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  4. Christina Sormani
    June 4, 2019 at 11:06 am

    If one wishes to devise proactive measures against group shame and the development of a new norm, perhaps one might examine history. I’m not an historian but here are a few examples which are clearly far more complex than I can describe in a few paragraphs. Perhaps they might be viewed more as a launching point for debate than firm statements.

    One method I can think of from relatively recent history is embracing the word l “queer”: taking a word that is used to shame a group and transforming the word into one of pride. That’s an example where a group is wrongfully shamed and steps forward out of that shame together.

    If you are concerned about the successful shaming of a group that should be ashamed: one might look at the abolitionist movement. How did they successfully convince some slaveowners to free all their slaves at least in their wills? How did they convince enough white men (who did not own slaves themselves) to feel enough shame to vote against it? How did this ultimately lead to violence: setting such a strong new norm in the North that the white men from the North were willing to fight to end slavery.

    Note that the techniques used by the abolitionists are actively used by the prolife movement. They’ve done a careful study of how shame works and have mastered a method which not only convinces some women never to have an abortion themselves but to vote against other women having them. Keep in mind that anything you write about these methods of successful shaming can be used on others. Keep in mind also that many believe abolitionism ‘s success had nothing to do with shame at all.

    Another example of historical interest was the introduction of the notion of chivalry by Eleonore of Aquitaine. This new norm of behavior for gentlemen set the expectation that they court women for their love rather than just arranging a marriage with the fathers or seducing/raping them into submission. This is not to say the latter came to an end but that romantic love was at least expected of gentlemen pursuing ladies in court. Was this achieved by shame or by setting a new example? Eleonore was a powerful woman who had no father and was well protected. The only way to become her husband was to court her. She set the rules for men courting her and then spread the rules by insisting that men treat the women in her court in the same way.

    I would say that shame is not only wrong even when used for a good cause, but ultimately ineffective leading to a visceral and possibly violent reaction when those in power are shamed. Better to try and set a new standard through example. Rather than writing how we can use shame to set new standards, one might write about how we can dismantle shame by embracing our uniqueness and turning the words used against us into symbols of pride.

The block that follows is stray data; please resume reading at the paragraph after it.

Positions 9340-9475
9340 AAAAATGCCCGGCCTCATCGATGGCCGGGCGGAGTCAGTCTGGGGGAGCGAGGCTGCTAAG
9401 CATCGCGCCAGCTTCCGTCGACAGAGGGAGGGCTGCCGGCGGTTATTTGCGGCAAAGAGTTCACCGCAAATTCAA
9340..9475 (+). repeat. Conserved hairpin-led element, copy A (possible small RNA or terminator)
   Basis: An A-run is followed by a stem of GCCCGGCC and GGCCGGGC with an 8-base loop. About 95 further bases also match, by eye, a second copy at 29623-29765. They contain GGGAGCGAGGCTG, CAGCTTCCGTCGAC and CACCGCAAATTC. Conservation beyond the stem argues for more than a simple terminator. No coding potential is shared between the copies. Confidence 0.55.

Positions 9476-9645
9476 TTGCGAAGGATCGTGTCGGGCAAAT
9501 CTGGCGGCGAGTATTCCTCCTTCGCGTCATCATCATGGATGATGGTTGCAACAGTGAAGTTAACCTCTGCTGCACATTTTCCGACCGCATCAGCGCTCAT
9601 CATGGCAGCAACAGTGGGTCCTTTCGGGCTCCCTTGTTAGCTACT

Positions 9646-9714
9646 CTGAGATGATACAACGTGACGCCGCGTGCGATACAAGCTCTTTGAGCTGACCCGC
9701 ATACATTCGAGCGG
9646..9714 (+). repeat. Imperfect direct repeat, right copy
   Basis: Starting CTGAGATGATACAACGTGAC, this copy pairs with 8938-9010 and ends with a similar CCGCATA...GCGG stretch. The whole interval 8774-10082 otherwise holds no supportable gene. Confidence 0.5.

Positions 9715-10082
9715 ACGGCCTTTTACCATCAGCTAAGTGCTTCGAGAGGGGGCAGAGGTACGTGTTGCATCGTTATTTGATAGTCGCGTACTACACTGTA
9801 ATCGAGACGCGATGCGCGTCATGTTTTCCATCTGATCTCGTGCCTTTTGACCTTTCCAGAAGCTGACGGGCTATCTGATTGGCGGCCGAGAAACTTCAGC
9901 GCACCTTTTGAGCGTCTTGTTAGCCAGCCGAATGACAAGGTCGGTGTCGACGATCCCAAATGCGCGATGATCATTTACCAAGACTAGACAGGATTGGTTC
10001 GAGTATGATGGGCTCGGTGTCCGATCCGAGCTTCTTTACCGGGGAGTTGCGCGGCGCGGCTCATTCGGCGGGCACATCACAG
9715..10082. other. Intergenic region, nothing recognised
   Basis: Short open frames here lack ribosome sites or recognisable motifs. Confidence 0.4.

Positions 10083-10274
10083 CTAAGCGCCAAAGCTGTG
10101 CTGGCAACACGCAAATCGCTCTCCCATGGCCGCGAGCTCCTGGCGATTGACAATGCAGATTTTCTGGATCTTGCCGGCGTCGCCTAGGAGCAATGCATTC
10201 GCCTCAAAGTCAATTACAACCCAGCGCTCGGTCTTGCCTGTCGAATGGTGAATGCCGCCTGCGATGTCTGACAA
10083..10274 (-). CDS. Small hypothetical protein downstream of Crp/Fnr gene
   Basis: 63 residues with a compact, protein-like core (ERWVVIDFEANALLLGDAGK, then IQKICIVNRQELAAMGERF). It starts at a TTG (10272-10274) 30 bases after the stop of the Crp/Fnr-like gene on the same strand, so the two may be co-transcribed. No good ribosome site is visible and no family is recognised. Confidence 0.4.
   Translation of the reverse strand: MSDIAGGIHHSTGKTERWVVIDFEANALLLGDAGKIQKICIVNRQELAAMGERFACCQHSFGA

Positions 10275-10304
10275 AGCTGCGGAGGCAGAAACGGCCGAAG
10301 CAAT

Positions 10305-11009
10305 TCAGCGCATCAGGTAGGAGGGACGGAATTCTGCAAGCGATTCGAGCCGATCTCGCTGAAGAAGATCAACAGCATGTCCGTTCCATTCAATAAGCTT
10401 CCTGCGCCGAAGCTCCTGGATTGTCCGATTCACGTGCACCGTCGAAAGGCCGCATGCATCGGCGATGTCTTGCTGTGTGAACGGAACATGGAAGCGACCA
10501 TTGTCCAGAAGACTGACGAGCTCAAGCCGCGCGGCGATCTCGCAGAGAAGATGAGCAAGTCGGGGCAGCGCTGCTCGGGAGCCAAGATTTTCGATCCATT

>

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  5. June 4, 2019 at 2:05 pm

    Since groups differ across the spectrum, what is considered shameful, is different from group to group?

    In addition, one specific identified type of individual probably feels no shame for anything they say or do: malignant narcissists, narcissists, psychopaths, and sociopaths.

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  6. June 4, 2019 at 5:08 pm

    Even if I don’t yet think of myself as a member of a group, which already has a sense of people being bonded with each other (e.g., #MeToo), I might think of myself as discovering or recognizing, for the first time, a quality, or call it a category or modifier (in the sense of adjective or adverb), that I didn’t previously associate with myself, but now have come to feel describes me accurately.

    In other words I wonder if my experience as part of a shamed group starts off with thinking of myself as fat, or too old to matter, or incompetent at math and foreign languages. Then if (or at least especially if) someone else who applies to herself or himself one of those shame labels sticks up for an un-shamed view of the category (a friend of mine had a wonderful way of saying, “And your point is …?”) that I can more clearly think of myself as a member of the group in question.

    Hearing the righteous anger of someone else who claims my category and disclaims or scoffs at the shame draws me into a bonded, social group. With that new perspective, I don’t care as much about the shame. I move on to anger.